What is happiness and how is it defined? Not an easy question. I think we can say what it’s not exclusively limited to specifically, just pleasure or satisfaction. PBS.org’s post on the topic states that “Happiness has been said to be thought of as the “good life”, freedom from suffering, flourishing, well-being, joy, prosperity, and pleasures.” As you can see, this definition includes several concepts and terms.
Anytime I see other defined terms being used to try and define a term, it makes things less clear to me. To confuse matters further, some happiness experts say true happiness includes acknowledging, embracing and processing our sad times and sorrow in a healthy way….I agree. Is there a better way to get a handle on what our own Constitution gives us the explicit right to pursue? Yes!
While there are other definitions, I tend to favor the concept of happiness given by Marti Seligman, the father of positive psychology (and self-described grump). He describes happiness as having 3 parts: pleasure, engagement and meaning. Pleasure is the “feel good” part of happiness. Engagement refers to living a “good life” of work, family, friends, and hobbies. Meaning refers to using our strengths to contribute to a larger purpose. While all are important, Seligman says that engagement and meaning make the most difference to living a happy life. I agree, and this definition fits nicely with Victor Frankle’s comment that happiness cannot be pursued, but rather must ensue….a comment and concept this article in the Atlantic Monthly does a nice job of pointing out.
As a Christ follower who grew up in church and still active in a community of faith, I’ve often heard that happiness is a cheap imitation of the joy we are to experience in our faith. Happiness is spoken of as something being fleeting and temporary. That description is pretty much on target if happiness is viewed as being synonymous with short-term pleasure and little else. While somethings don’t change, words can and do. And the way happiness as it is discussed today by people who study the topic is sure starting to sound a lot like what I always heard being described as Joy.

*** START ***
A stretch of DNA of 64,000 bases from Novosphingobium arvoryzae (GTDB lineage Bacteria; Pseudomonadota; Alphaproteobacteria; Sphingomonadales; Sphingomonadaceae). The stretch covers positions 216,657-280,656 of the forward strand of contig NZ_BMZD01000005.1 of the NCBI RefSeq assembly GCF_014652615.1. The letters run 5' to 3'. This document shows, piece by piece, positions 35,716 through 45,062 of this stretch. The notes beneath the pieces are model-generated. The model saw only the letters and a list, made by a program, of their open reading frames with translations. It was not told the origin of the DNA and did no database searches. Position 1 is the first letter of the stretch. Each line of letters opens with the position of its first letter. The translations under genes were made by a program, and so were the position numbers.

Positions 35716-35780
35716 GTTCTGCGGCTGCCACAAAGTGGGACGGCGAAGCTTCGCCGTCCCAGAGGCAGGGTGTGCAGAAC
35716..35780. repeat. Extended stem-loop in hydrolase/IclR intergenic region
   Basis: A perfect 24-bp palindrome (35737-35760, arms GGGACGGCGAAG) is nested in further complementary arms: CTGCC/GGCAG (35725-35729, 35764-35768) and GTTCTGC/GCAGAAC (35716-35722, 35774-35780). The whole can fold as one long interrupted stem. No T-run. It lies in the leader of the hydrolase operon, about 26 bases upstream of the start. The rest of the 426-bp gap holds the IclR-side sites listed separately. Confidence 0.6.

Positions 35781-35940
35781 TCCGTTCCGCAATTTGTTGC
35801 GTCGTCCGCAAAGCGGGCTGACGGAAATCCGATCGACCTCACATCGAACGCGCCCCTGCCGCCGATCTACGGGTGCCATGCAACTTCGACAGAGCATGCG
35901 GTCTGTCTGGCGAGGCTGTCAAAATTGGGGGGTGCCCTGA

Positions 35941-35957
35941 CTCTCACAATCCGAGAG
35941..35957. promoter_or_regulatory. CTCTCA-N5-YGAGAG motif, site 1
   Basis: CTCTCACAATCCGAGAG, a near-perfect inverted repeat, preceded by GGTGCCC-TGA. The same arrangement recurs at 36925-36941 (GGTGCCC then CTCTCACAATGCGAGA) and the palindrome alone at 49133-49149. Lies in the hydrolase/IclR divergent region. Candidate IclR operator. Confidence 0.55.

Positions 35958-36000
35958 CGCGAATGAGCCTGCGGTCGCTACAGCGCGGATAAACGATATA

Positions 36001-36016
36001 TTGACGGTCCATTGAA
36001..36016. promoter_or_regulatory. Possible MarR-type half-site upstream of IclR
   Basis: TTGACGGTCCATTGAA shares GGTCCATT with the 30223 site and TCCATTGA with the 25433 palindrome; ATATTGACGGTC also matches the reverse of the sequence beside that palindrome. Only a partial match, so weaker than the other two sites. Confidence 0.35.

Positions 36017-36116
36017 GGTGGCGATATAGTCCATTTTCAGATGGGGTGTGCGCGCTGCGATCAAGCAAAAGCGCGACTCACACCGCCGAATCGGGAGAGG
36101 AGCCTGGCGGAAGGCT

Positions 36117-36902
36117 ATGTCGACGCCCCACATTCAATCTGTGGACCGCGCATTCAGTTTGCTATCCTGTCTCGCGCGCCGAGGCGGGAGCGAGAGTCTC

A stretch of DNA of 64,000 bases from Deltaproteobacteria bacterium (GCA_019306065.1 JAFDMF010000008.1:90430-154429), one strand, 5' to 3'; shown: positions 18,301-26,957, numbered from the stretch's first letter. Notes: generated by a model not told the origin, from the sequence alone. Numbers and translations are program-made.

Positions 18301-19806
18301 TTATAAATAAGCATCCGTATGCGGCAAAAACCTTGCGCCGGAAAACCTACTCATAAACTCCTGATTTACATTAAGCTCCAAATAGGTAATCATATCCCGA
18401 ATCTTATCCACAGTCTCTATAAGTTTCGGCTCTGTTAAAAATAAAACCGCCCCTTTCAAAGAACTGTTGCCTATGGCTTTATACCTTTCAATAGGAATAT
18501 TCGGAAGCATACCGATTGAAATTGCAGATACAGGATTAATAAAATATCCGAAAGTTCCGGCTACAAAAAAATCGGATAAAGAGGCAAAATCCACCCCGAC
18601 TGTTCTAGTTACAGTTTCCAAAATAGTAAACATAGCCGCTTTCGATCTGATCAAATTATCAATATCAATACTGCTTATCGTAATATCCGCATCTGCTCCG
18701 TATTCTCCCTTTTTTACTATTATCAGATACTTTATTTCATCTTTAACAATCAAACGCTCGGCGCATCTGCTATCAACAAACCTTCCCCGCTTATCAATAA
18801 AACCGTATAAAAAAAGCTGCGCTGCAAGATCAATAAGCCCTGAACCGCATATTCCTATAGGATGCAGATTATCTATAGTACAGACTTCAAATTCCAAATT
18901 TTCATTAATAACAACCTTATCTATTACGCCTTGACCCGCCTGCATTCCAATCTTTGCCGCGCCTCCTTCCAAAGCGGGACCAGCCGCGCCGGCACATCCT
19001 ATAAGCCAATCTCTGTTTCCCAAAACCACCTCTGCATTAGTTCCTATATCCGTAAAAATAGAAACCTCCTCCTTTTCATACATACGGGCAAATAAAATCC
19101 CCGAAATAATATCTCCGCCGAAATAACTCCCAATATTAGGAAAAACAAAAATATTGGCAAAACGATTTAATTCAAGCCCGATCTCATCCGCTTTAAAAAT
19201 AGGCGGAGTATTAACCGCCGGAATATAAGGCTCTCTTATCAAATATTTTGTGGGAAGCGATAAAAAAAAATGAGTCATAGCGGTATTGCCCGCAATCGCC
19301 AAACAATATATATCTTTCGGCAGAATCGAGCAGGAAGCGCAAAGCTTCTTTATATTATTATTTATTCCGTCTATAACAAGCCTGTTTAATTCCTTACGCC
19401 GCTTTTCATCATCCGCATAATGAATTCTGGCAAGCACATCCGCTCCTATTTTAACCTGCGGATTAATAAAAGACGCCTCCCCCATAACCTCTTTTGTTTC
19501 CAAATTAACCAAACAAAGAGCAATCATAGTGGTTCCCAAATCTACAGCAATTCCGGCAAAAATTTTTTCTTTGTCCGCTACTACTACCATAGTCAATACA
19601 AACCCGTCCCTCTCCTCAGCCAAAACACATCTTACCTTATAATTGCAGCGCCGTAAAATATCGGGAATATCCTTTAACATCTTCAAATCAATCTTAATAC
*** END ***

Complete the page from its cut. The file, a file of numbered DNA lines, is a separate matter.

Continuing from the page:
So what does happiness look like? I like the analogy the PBS.org post makes between study and measurement of happiness and optometry: you know you’ve hit the target when you hear either “yes, I see much better now” or “yes, I’m happy”. Both are based almost entirely on reports of subject experience.
Believe it not, using Seligman’s definition and the daily experience of positive emotions, researchers have derived the following happiness formula: C + S + V= Happiness:
- C= Conditions (10%)
- S= set-point (genetic predisposition) (50%)
- V= voluntary actions (40%)
Arthur Brookes of the NY Times did an excellent piece on the background and science of the happiness “formula” if your interested in knowing more.
Essentially, we have a significant amount of direct control in the happiness we experience in life. Some even go further and say that 50 – 80% of our daily contentment is under our control and that we have more power than previously thought to override our genetically inherited set point….someone please send Oscar the Grouch the memo (or refer him to Brookes article)!
Frankly, when I first start hearing all the fuss and hubbub about happiness a couple of years ago I though it was just another pop-psychology fad. In addition, I was also little put off by it and prejudiced against it because of my limited definition of happiness. However, when you consider the more contemporary and richer definition of happiness and all that contributes to it, the game changes and makes it something to be excited about. Furthermore, it informs us that much of our happiness is directly within our control, regardless of circumstance OR genetic predisposition. It also means action is required on our part in order to get more of it. Whether you lean more toward a Swiss citizen or Oscar the Grouch, everyone is capable of moving the needle on their happiness.
How does the “happiness formula” impact your understanding of happiness? Is it possible that you actually have a lot more control over being a happier person that you thought? On a scale of 0 – 10, how happy are you? I’d love to hear any comments you have so please leave one.
More on Happiness and how to get more of it coming soon.